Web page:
Tablet Life & Arts

Review: Paul McCartney at American Airlines Center, Oct. 13

Paul McCartney stood, wreathed in light, his hands on an acoustic guitar, fingers plucking out a melody as if by reflex.

“Yesterday/All my troubles seemed so far away …”

And it was Yesterday — the song as well as memories from the past — that pulled a sold-out crowd to American Airlines Center on Monday night for an eagerly anticipated make-up date (McCartney’s ongoing “Out There” tour was originally scheduled to hit DFW in June, but an illness forced a postponement).

His first North Texas gig in five years, following a 2009 date at then-Cowboys Stadium in Arlington, was comparatively scaled down, but really only when it came to capacity.

As before, the nearly three-hour set list packed in favorites from all phases of the Cute One’s career — even wedging in some satisfyingly spiky selections from his recently released LP New — and never scrimped on showmanship. ( Live and Let Die remains an eye-popping high point, full of fire, fury, smoke and lasers, practically built up to the point of parody.)

Backed by his ace quartet, including the ferociously talented drummer Abe Laboriel Jr., McCartney’s voice was occasionally ragged — his upper register, in particular, was rough throughout. But the infrequent vocal harshness was the only evidence he’s aged at all since last appearing in North Texas.

The 72-year-old isn’t afraid to recast the familiar, dosing Paperback Writer with a furious squall of feedback, or wrapping up Let Me Roll It with a sizzling interpolation of Jimi Hendrix’s Foxy Lady.

That flexibility is key to understanding how McCartney, for all the weight of expectation he bears, performs as if burdened by nothing.

It’s quite remarkable, particularly given how labored or leaden some legacy acts can seem in concert.

McCartney relies on no TelePrompTer and moves easily from bass to guitar to piano to ukelele and back again, keeping up a steady patter (“Normally you don’t talk about football teams, in case there’s rivals in the audience, but how ’bout them Cowboys?” Sir Paul asked early on) and making an epic event feel utterly approachable.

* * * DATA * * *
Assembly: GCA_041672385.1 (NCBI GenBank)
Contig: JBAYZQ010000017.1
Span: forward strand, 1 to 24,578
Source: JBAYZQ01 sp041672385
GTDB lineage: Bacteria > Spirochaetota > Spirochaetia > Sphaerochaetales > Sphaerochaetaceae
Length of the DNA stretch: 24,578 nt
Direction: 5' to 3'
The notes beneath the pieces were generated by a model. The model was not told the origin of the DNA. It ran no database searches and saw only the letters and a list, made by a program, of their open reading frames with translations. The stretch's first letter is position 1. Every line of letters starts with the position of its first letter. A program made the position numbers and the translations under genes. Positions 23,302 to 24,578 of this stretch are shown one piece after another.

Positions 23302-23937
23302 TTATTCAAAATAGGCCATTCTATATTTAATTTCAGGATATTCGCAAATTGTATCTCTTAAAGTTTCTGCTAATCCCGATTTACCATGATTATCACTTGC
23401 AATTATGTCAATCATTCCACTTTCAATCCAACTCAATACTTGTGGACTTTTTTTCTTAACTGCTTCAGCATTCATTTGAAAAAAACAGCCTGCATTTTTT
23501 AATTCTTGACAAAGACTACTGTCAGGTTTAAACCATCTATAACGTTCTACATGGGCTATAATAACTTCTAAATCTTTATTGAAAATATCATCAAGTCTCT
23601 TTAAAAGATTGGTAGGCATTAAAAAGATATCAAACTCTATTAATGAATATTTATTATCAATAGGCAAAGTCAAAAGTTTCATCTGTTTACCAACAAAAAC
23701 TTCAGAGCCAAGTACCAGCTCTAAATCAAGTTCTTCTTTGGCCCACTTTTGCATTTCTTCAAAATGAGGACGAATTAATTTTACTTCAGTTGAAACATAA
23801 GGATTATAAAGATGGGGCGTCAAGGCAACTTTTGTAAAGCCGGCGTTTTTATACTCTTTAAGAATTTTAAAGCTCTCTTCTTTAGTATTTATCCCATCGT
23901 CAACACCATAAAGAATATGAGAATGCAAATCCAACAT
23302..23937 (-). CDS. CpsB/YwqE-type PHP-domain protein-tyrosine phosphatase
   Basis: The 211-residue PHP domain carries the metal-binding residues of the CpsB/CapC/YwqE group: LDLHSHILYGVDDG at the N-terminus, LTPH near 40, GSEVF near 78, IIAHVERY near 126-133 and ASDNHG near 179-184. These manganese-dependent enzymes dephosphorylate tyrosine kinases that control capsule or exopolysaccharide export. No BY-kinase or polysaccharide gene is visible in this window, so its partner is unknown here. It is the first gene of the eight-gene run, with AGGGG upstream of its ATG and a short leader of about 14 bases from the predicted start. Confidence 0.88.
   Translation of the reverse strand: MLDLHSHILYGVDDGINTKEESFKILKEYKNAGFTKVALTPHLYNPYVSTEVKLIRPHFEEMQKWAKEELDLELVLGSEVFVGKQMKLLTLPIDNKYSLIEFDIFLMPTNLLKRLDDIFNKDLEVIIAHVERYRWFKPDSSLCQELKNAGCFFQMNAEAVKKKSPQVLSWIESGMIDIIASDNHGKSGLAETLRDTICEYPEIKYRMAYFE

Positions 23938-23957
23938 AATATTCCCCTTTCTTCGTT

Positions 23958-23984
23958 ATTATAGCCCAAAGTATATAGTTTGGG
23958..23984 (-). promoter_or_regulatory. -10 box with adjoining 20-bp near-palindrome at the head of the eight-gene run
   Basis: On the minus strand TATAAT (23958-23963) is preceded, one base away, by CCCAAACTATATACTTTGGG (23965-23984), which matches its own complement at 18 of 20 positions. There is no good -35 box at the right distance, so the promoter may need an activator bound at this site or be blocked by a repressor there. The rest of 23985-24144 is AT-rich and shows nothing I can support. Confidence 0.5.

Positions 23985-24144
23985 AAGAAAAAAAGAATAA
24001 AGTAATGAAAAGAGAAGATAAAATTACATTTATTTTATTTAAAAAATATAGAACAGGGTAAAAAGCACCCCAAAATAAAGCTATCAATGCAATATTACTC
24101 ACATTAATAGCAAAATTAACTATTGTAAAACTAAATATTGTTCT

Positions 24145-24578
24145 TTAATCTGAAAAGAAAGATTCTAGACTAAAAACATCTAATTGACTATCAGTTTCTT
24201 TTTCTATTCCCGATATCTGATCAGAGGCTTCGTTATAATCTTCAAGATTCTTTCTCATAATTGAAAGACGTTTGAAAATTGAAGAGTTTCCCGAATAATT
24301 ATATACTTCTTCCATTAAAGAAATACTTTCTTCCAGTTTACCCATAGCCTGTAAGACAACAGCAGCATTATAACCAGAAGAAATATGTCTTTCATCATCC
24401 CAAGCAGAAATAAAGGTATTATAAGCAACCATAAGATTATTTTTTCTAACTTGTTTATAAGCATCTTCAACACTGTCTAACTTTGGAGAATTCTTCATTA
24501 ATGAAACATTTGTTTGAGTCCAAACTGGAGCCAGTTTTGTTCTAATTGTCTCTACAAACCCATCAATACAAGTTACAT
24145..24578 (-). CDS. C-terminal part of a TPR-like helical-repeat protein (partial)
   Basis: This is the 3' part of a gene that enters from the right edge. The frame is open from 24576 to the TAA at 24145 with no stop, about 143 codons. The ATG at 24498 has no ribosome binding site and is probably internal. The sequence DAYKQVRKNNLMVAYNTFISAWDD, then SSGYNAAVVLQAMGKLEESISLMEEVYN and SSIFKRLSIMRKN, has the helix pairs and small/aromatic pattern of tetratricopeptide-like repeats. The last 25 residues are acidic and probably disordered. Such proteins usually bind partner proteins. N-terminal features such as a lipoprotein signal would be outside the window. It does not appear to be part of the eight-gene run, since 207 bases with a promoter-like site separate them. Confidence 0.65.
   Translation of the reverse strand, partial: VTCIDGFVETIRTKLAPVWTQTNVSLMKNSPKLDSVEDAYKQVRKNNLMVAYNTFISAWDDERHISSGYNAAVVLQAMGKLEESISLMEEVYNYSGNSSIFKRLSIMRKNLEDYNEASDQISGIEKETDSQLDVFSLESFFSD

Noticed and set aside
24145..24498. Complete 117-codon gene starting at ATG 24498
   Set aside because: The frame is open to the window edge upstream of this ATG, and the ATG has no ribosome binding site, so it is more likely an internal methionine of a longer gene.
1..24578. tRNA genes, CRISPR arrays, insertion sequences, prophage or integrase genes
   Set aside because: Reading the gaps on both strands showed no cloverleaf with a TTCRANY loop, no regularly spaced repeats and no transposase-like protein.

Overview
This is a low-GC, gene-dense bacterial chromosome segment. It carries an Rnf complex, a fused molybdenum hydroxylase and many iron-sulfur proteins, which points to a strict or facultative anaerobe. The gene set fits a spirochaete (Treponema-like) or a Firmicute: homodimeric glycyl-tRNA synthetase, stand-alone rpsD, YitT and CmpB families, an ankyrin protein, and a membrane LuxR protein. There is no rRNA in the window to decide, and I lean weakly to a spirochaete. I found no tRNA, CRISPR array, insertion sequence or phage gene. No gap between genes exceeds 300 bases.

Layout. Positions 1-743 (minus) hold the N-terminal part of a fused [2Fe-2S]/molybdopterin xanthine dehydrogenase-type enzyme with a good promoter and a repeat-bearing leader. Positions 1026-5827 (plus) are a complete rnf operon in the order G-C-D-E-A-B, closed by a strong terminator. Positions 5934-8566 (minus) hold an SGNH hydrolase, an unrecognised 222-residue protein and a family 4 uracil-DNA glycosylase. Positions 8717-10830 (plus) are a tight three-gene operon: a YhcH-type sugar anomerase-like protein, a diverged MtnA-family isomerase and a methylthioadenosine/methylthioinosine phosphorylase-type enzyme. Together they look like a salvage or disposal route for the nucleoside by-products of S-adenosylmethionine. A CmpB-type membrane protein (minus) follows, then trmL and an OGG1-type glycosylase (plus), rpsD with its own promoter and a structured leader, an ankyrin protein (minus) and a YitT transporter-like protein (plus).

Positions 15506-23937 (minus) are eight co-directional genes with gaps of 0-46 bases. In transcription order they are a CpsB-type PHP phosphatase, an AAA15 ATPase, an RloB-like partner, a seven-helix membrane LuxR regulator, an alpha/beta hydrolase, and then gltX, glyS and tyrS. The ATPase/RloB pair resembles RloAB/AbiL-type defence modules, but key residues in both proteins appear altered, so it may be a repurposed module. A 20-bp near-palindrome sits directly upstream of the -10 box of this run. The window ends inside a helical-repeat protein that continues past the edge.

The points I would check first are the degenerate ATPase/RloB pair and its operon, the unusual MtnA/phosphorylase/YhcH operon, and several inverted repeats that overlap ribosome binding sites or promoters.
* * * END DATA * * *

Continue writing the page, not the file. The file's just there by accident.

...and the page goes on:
You’re in the presence of a Beatle — a living, breathing god of pop music; a molder of cultural clay — but his disarming enthusiasm and ability to let the past mingle freely with the present reminds you just how durable so many of these songs are.

They start to pile up, an endless mountain of melodies melded with our shared DNA: Eight Days a Week, All Together Now, Lovely Rita, Hey Jude, Get Back, All My Loving.

The night feels like it may never end, a catalog of greatness not treated as something precious, but something vibrant and real and happening in front of you.

And that may be McCartney’s greatest gift.

As the songs are passed down from one generation to the next — parents stood alongside children Monday, just as those who were young when the Fab Four first invaded America held each other tight — it’s easy to put them behind glass, to be admired and appreciated, but not necessarily enjoyed.

The Beatles are Important Artists, and sometimes, that Important Art is only observed, instead of engaged.

Paul McCartney has no use for that.

Whether it’s the familiar chords of Yesterday, ringing out from the soft white glow around him, or the serrated madness of Helter Skelter, he grabs hold of what he has made in his life, shakes loose the cobwebs of memory and thrusts it back into being.

The words fall out of our mouths, as if by reflex, and an abiding, marrow-deep love is rekindled anew.

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